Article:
Texas Senate Shakeup: Moderate Republican Now In Role Of Gatekeeper

Txlege Update

AUSTIN — The Texas Senate committee chairmanships were announced last week with one surprising change:

Former Higher Education Chairman Kel Seliger (R-Amarillo) was moved to Chairman of the Agriculture Committee — a position that lasted about a week after a high-profile war of words.

Now Seliger is without a chairmanship. With nothing to lose, he may prove to be the face of the moderate wing of the chamber this session as well as a goalie on the field.

Although this is Texas, a move to the Ag Committee is often seen as quite a demotion when you’ve chaired other committees before. Much of the committee’s business involves the implementation of federal mandates regarding farming, ranching, and insect eradication programs — not so much an overtly policy-making organ like the other committees tend to be.

Seliger represents a proudly rural district consisting of just about the entire West Texas Panhandle, but made clear that he saw his new post as a demotion. Sherry Sylvester, a longtime conservative activist who now serves as a chief advisor to Lt. Gov. Dan Patrick, told the press “If Senator Seliger believes serving as Chair of the Agriculture Committee — a critical committee for West Texas and all of rural Texas — is beneath him, he should let us know and the Lieutenant Governor will appoint someone else.”

Seliger denied expressing any outright discontent.

“It was extremely snide and really unbecoming for a member of the staff, the lieutenant governor’s or my staff,” Seliger said to Jay Leeson on the “Other Side of Texas” radio show over the weekend. “I didn’t say anything of the sort, and that assertion is disingenuous. And I have a recommendation for Miss Sylvester, and her lips, and my back end …”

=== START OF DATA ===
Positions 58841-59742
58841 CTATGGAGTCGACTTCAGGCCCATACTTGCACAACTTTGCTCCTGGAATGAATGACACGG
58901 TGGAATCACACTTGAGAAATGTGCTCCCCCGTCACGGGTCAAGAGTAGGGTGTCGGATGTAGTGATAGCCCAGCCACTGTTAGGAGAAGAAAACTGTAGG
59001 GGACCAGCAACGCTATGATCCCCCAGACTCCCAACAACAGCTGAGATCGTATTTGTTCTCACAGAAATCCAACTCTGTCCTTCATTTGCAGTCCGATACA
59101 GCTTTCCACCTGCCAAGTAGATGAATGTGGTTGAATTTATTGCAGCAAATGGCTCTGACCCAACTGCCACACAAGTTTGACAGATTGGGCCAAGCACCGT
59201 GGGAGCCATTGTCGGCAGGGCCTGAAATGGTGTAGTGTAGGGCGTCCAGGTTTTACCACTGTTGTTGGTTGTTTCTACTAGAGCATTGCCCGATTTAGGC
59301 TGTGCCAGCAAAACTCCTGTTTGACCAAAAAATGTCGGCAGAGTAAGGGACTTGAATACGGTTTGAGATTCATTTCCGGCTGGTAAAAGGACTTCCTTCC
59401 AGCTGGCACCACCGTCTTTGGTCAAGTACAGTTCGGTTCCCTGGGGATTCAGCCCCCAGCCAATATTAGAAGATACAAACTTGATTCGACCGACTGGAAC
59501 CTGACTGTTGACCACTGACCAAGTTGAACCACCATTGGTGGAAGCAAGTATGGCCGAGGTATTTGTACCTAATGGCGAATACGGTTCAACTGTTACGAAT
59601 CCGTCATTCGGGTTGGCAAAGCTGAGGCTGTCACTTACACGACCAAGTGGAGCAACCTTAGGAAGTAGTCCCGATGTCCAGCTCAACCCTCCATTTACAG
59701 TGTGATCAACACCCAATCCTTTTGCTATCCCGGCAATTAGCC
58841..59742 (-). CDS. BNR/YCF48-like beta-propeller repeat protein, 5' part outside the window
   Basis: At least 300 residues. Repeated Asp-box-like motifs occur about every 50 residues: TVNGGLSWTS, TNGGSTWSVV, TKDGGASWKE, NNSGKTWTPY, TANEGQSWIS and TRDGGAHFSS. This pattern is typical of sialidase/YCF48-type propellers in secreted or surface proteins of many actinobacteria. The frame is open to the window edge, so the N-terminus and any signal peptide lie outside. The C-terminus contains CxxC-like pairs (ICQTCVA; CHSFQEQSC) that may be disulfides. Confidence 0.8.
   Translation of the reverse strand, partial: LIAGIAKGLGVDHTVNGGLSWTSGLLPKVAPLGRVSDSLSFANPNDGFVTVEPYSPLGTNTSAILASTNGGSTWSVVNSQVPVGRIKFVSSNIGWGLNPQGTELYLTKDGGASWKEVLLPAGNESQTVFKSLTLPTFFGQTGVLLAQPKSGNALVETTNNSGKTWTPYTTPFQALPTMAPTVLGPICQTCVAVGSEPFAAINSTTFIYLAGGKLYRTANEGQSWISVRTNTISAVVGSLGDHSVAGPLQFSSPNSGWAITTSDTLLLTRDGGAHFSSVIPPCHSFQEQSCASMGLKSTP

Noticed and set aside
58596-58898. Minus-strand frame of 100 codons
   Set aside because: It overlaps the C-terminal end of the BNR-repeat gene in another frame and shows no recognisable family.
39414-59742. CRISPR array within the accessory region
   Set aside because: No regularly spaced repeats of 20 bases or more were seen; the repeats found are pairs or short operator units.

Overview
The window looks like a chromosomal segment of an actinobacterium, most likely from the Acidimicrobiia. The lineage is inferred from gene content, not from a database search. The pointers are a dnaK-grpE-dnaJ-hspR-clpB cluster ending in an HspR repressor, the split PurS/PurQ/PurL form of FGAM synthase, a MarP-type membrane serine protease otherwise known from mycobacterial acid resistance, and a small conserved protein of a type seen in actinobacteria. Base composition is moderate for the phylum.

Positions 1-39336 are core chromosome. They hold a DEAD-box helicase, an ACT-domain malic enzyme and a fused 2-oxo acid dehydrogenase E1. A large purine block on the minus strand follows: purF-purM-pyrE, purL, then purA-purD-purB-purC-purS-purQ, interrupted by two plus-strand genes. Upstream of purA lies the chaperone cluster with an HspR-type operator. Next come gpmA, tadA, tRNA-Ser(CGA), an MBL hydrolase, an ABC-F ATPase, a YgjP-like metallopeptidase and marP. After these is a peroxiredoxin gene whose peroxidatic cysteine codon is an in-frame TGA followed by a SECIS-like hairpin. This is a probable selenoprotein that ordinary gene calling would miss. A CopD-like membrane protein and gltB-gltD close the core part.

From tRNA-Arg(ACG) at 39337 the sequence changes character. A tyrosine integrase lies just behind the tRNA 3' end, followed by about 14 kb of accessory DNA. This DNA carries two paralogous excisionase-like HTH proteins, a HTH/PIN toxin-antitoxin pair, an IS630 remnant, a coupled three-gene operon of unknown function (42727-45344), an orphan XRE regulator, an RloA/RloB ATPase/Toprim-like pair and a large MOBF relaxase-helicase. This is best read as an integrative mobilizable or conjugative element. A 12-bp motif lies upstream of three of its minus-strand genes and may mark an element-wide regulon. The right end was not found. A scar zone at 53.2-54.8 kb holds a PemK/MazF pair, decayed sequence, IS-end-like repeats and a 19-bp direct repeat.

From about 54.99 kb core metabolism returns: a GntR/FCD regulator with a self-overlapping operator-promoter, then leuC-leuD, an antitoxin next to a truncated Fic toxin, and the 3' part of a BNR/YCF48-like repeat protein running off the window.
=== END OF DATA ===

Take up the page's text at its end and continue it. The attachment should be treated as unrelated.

Patrick retorted with a press release today, considering Seliger’s comment “lewd” and announcing his removal from any committee chairmanship this session. Patrick added in the press release that he gave Seliger 48 hours to apologize.

Here’s where things now become sticky: due to the current makeup of the Texas Senate, Republicans hold a razor-thin supermajority. In other words, they need ALL 19 GOP votes (in the 31-seat chamber) to bring bills to the floor. This puts Seliger in a position to play gatekeeper over which Republican priorities get through and which do not.


Seliger said he opposed two of the 30 of the Governor’s legislative priorities last session, which put him at odds with leadership: revenue caps for local taxing entities and public school vouchers.

The Amarillo Senator, who often boasts about “voting my district,” has opposed constitutional carry rights and a bill to keep boys out of girls showers, locker rooms, and restrooms in public schools. On the revenue caps, Seliger blamed the push for that on staunchly conservative advocacy group Empower Texans, which graded the Senator with a “C” rating on their Fiscal Responsibility Index — putting him at the bottom of the Republicans on the list. To Seliger’s credit, he narrowly avoided a runoff after a heated three-man primary in March.

But perhaps what attracted the chairmanship snub was his refusal to endorse Patrick’s re-election bid.

At least one other Republican lost a chairmanship. Sen. Charles Schwertner (R-Georgetown) stepped down due to an investigation into personal conduct.

The Texas Tribune has an excellent summary of the committee appointments here.



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